“There’s nothing you can do.”
That’s a sentence that either lowers or raises our anxiety, depending on the situation. I encountered this experience last week.
For me, these were not the words I wanted to hear, and I heard them multiple times from different people. Logically, I knew they were right, but emotionally I fought it. I was two hours away from my son who was very sick.
He had a high fever that would not go away, and he kept getting worse. Momma Bear needed to be with her cub. It didn’t matter that my husband and I were at a four-day work conference and that there was nothing different I could do if I was there anyway. (But I’m Mom. Sometimes kids just need their mom!)
I thought about getting in my car and driving home, but what would that have accomplished? Initially, it would have alleviated my anxiety about being away, but my son would have still been sick. He would have still be under the watchful eye of capable family and the doctor.
So, I was helpless, but also not in control. That was the big issue, really. (Sometimes moms just need their kids….?) I had to take a step back and look at the bigger picture. This was a perfect opportunity to trust in others, allow them to figure some things out, and release my firm grip on the expectation I had of myself.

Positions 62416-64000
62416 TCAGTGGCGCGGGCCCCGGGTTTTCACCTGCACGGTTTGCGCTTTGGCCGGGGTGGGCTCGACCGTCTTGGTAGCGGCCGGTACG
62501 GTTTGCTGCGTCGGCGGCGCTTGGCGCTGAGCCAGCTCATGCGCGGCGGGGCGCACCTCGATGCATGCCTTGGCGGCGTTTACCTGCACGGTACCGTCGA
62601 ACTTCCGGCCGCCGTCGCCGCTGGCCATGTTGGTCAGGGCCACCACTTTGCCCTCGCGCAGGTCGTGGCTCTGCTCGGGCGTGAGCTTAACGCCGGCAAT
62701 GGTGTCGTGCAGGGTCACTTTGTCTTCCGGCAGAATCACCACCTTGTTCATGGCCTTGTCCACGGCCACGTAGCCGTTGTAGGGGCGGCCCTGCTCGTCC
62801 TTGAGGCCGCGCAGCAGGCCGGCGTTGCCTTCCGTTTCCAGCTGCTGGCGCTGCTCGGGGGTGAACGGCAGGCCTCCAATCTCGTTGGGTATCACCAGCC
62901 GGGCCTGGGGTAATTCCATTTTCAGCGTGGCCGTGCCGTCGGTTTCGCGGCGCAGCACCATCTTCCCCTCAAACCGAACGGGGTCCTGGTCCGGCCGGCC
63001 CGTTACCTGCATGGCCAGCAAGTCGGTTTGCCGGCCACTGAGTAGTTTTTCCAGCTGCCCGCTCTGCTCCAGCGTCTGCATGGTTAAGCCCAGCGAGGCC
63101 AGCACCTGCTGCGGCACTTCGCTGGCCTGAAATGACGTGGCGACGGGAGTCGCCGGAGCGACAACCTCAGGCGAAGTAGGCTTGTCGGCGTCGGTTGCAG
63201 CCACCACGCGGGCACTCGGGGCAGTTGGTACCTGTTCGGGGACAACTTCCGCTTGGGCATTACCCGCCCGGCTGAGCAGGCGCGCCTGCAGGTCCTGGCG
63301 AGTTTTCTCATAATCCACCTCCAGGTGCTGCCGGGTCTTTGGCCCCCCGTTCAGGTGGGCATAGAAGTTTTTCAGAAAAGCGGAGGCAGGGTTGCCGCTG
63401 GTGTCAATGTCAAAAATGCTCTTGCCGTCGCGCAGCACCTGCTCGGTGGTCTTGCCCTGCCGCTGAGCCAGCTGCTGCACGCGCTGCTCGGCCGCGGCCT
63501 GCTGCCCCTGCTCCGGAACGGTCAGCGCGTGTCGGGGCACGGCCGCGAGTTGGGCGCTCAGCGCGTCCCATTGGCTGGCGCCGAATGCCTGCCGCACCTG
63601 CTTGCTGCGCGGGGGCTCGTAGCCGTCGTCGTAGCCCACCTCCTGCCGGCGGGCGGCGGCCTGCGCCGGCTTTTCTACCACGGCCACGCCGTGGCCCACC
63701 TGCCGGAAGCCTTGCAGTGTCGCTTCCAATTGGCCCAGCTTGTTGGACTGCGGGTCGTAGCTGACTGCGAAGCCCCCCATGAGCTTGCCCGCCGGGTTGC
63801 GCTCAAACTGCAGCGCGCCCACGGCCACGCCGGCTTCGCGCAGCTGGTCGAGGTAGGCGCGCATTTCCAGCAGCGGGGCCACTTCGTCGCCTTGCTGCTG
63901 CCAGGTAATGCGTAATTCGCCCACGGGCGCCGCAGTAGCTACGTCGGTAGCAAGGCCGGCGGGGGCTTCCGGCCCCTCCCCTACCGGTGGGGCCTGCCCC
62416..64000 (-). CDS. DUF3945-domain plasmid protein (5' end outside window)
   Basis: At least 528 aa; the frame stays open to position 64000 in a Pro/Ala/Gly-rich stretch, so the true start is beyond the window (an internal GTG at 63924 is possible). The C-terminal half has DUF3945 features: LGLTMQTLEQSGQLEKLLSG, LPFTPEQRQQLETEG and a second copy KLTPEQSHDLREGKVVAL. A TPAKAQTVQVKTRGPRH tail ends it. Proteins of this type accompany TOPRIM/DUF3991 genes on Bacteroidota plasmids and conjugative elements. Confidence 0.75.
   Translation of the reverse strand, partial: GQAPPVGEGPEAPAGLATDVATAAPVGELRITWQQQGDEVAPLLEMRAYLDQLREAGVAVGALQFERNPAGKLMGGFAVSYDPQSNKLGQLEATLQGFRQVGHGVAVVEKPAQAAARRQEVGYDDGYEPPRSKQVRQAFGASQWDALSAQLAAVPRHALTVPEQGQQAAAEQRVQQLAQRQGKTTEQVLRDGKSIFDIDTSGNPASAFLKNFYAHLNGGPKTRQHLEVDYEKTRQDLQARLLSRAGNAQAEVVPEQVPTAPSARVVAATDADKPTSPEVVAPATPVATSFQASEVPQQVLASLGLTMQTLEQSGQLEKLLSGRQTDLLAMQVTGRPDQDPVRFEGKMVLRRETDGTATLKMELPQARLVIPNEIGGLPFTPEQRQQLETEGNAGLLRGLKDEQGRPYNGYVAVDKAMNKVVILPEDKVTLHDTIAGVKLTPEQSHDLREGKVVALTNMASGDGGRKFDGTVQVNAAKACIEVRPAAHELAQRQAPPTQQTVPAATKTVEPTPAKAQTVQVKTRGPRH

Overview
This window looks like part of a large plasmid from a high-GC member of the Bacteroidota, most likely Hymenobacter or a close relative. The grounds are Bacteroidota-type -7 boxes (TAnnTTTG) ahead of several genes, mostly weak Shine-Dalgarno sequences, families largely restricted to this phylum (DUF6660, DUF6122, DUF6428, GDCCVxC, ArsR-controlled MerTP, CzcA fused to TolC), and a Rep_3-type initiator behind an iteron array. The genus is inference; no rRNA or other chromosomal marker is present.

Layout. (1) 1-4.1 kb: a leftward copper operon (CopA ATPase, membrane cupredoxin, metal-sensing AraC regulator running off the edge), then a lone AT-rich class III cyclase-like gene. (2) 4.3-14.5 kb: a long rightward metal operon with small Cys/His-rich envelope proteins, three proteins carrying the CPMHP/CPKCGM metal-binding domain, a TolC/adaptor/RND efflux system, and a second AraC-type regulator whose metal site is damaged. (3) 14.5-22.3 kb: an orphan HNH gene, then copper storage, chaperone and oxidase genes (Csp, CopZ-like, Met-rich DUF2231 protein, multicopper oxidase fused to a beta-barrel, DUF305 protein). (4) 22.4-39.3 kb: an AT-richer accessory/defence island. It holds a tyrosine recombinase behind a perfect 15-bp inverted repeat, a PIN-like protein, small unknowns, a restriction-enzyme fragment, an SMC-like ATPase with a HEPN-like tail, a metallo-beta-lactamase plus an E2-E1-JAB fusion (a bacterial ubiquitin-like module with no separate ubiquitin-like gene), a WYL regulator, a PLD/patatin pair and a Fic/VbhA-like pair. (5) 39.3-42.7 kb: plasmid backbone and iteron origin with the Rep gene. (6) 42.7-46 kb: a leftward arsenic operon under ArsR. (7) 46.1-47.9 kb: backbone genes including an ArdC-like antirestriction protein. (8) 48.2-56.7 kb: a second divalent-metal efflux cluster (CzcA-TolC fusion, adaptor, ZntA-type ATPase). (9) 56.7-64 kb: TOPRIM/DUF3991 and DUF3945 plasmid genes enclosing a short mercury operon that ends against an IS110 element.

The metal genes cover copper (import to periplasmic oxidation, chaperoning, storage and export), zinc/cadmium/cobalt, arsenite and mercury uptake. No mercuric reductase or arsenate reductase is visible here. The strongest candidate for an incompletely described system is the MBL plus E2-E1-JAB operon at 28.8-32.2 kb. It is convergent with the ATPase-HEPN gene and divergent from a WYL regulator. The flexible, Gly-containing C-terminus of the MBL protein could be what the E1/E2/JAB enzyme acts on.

I even took time to get to the nearby beach, breathe in some ocean air, relax and renew before I returned home. A fellow conference-goer convinced me I would be in better head space if I returned relaxed rather than stressed or worried, and that I would be more helpful in that state too. He was absolutely right.
What do you think, do, or say when you feel helpless? Do you ultimately make things better or worse? Do you cause yourself more stress or less?
Looking at helplessness as a way to re-evaluate our role can lead to an eye opening experience. Perhaps the reason we are, or feel, helpless is so that others have an opportunity to grow in a way that they need for themselves. Acknowledging helplessness does not acknowledge defeat, but rather a new perspective.
My son learned that he could get through being sick without Mom, something he will need when he moves out to college in a few years anyway. His grandfather took care of him and his sister in our absence. During a phone conversation with me as we managed the evolving circumstances he said, “It’s good to be useful!”
So, there’s nothing we can do. OK. Fine. Maybe that’s the whole point and just means that someone else needs to have a turn or learn to do something in that particular situation. Perhaps feeling helpless has nothing to do with us at all, and in fact we may be helpful by stepping aside.
Embrace the helplessness. Support others’ growth. Spread the joy.